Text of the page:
THE MAGNIFICENT SEVEN. As my wife sometimes gleefully points out, I spent my early youth enchanted by the trappings of cowboy culture. Given the choice, I would almost invariably dress myself in a hat, boots (spurs, even!), jeans and vest, with a toy gun-belt as embellishment. It's all terribly gender normative and regressive and what-have-you, but it's my childhood and anyway it's well behind us now. The more salient notion here is that, despite growing up out on the perimeter of this country, deep in one of the last vestiges of the Wild West, I am perhaps more a product of generations of Western movie fans than of the place where I was raised. The genre has broader, more pronounced cultural influence and implication than toddlers garbed to ride fences, of course. But my sense memory of that costume helps me access our 100 years of American Western cinema and its survey of popular artists commenting both on history and the events of the day. Maybe more immediately, we can access (and, with a little more effort, contextualize) the entertainment of previous generations: My grandparents may very well have seen Stagecoach (1939) on the big screen; they likely took my parents to see The Magnificent Seven (1960) when it hit theaters. Westerns are not for all tastes, but they are emblematic and omnipresent in our culture. They, like a fair number of other art forms, could be said to have evolved and improved on other shores, but they are as distinctly American as jazz, for better or worse. They speak a visual language we all understand, even if we don't acknowledge it. I won't belabor this much further or offer a point-by-point comparison of the new Magnificent Seven and the old. But context is important.
Quentin Tarantino's decision to break open Westerns and recast them in his own image is an intimidating act to follow. Django Unchained (2012) and The Hateful Eight (2015) are, of course, crazy, cross-genre syntheses; it's Tarantino. But they are also canonical Westerns by virtue of that same craziness: They are true to an almost innumerable array of visual and narrative tenets of the genre but they use those motifs to tell new stories and to comment on contemporary culture. They have something distinct and important to say but they say it in the language of entertainment. While director Antoine Fuqua's (Training Day, Southpaw) version of The Magnificent Seven is certainly not without its attributes, it is difficult to remove from the shadow of Tarantino's recent work, not only for the genre connection but for Furqua's more timorous approach to race and violence.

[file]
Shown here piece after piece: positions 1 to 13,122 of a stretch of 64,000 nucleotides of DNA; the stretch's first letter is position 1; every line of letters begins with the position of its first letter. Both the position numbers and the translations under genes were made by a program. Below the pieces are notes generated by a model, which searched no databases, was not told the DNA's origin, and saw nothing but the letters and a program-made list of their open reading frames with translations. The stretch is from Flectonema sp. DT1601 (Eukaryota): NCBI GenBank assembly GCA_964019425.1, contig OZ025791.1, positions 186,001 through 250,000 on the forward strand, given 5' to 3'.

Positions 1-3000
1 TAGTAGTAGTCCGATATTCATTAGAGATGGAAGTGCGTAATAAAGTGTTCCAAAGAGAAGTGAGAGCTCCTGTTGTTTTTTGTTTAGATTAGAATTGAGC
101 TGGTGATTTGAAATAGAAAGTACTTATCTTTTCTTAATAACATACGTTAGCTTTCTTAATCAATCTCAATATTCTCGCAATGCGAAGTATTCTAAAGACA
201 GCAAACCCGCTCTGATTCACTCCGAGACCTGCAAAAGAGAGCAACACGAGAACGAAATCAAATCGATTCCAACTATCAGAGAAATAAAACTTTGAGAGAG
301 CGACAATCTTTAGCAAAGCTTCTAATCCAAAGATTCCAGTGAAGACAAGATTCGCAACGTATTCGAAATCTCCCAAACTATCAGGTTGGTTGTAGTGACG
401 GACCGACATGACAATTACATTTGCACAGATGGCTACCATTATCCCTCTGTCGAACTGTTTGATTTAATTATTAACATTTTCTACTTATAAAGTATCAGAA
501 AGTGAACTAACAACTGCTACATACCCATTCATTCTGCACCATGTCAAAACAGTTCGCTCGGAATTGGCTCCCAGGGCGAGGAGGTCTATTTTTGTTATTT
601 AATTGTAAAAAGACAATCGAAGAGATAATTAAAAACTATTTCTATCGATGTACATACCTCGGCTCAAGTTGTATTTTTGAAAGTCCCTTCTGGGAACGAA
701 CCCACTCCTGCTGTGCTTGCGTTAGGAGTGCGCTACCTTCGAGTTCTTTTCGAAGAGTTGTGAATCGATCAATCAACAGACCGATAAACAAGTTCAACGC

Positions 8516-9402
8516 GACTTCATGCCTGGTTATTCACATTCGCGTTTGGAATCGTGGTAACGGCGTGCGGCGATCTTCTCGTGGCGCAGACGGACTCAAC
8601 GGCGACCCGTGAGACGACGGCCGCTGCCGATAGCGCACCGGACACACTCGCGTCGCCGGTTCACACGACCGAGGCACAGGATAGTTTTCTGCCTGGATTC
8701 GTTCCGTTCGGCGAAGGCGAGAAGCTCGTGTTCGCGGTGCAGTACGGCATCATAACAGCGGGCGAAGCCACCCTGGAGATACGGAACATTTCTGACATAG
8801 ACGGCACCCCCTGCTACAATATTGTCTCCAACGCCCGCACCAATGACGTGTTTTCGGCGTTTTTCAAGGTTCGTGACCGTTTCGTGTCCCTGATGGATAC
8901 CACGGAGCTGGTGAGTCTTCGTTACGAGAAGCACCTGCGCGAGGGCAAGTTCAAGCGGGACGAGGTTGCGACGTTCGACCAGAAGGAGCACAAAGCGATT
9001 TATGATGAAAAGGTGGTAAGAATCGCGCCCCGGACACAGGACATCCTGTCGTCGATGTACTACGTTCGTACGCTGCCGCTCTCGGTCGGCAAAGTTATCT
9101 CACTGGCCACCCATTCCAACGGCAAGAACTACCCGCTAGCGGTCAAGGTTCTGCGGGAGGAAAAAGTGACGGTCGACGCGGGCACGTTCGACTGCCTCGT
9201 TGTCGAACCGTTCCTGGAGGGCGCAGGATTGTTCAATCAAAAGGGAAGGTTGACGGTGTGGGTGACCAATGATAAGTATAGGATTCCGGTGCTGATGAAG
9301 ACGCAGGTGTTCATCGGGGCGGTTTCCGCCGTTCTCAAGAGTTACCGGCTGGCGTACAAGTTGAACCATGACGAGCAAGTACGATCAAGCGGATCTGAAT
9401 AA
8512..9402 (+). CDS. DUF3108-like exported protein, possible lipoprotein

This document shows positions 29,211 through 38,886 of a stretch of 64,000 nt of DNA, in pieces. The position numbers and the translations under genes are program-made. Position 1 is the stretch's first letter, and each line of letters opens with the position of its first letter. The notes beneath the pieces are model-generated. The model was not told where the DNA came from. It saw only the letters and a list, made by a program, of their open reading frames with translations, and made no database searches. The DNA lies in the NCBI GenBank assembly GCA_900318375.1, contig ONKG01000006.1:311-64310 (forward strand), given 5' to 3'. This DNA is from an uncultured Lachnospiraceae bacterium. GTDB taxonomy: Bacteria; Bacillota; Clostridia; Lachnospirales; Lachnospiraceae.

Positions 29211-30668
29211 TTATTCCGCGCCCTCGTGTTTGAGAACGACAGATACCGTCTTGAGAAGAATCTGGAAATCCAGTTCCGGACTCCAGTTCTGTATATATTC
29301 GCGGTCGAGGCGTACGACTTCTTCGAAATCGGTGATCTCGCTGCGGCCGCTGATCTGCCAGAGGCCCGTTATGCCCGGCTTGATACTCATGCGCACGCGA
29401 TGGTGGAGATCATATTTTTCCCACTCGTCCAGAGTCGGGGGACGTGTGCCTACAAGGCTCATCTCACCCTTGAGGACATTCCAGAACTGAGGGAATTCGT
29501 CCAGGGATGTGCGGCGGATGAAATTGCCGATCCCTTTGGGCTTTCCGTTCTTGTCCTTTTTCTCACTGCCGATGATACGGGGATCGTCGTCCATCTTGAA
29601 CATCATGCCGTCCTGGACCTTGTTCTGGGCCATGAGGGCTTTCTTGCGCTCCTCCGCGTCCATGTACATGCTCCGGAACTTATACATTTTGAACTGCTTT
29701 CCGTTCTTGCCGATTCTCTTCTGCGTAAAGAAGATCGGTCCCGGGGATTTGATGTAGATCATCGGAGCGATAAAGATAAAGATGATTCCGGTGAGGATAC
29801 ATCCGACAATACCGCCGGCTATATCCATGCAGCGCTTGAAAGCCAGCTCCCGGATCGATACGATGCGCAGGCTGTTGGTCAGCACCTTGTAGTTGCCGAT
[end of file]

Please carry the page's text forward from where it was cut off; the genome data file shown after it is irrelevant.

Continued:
The settlement of Rose Creek, somewhere in California, sometime after the Civil War, is subject to the whims of demonic robber baron Bartholomew Bogue (Peter Sarsgaard). He requires the acquiescence of the town's people to enlarge his gold mine, and little will slow him in his expansion, as evinced in the opening, which pointedly includes the summary burning of the church and murder of several townspeople. Soon after, we meet Sam Chisholm (Denzel Washington), a duly appointed officer of the court (read: bounty hunter), plying his trade. He is approached by the widow (Haley Bennett) of one of the aforementioned murder victims to assemble a team of killers and defend Rose Creek against Bogue's private army. Chisholm agrees, for reasons that will only become clear much later, and sets out to do some recruiting.
He picks up wisecracking souse and gunslinger Joshua Farrady (Chris Pratt) almost by accident. Next up is Vasquez (Manuel Garcia-Rulfo), who doesn't have much of identity beyond being Mexican. Then comes Goodnight Robicheaux (Ethan Hawke), a former Confederate sharpshooter with PTSD who is accompanied by the many-knife wielding Billy Rocks (Byung-Hun Lee). Jack Horne (Vincent D'Onofrio), a scripture reciting beast rumored to have murdered more than 300 Crow when the government was trading in scalps, and Red Harvest (Martin Sensmeier), a wandering Comanche with little reason to join this troupe, round things out. Now seven, this pack of strays make their way to Rose Creek, where they begin to train the willing but largely incapable townspeople in the art of war. This leads to the inevitable climactic battle, in which they face off against Bogue and his hundreds (literally hundreds) of hired guns.
Fuqua knows how to direct an action sequence as well as anyone and his strengths are proudly displayed here. Each frame is packed with admirable period detail, from costumes to sets to weaponry. And the cast gives life to the characters well beyond what I suspect was found on the page. Sarsgaard's Bogue moves with serpentine menace giving way to mania; Hawke finds the traumatized center of Robicheaux, his bravado giving way to doubt and horror; D'Onofrio makes himself almost unrecognizable, doing an alternately lyrical and barbaric little ballet onscreen. It's almost enough to elevate the movie as a whole, but not quite. Between shootouts, the scenes drag on needlessly; the adherence to genre tropes gets to be too much; the big reveal of Chisholm's true motives, right at the end, feels too on-the-nose, too precipitously delivered, to have much impact. There is plenty to like and admire in The Magnificent Seven, maybe more than I expected. It's true to its long and storied genre lineage but it doesn't add anything new. PG13. 133m. BROADWAY, FORTUNA, MILL CREEK.
— John J. Bennett
For showtimes, see the Journal's listings at www.northcoastjournal.com or call: Broadway Cinema 443-3456; Fortuna Theatre 725-2121; Mill Creek Cinema 839-3456; Minor Theatre 822-3456; Richards' Goat Miniplex 630-5000.
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— Jennifer Fumiko Cahill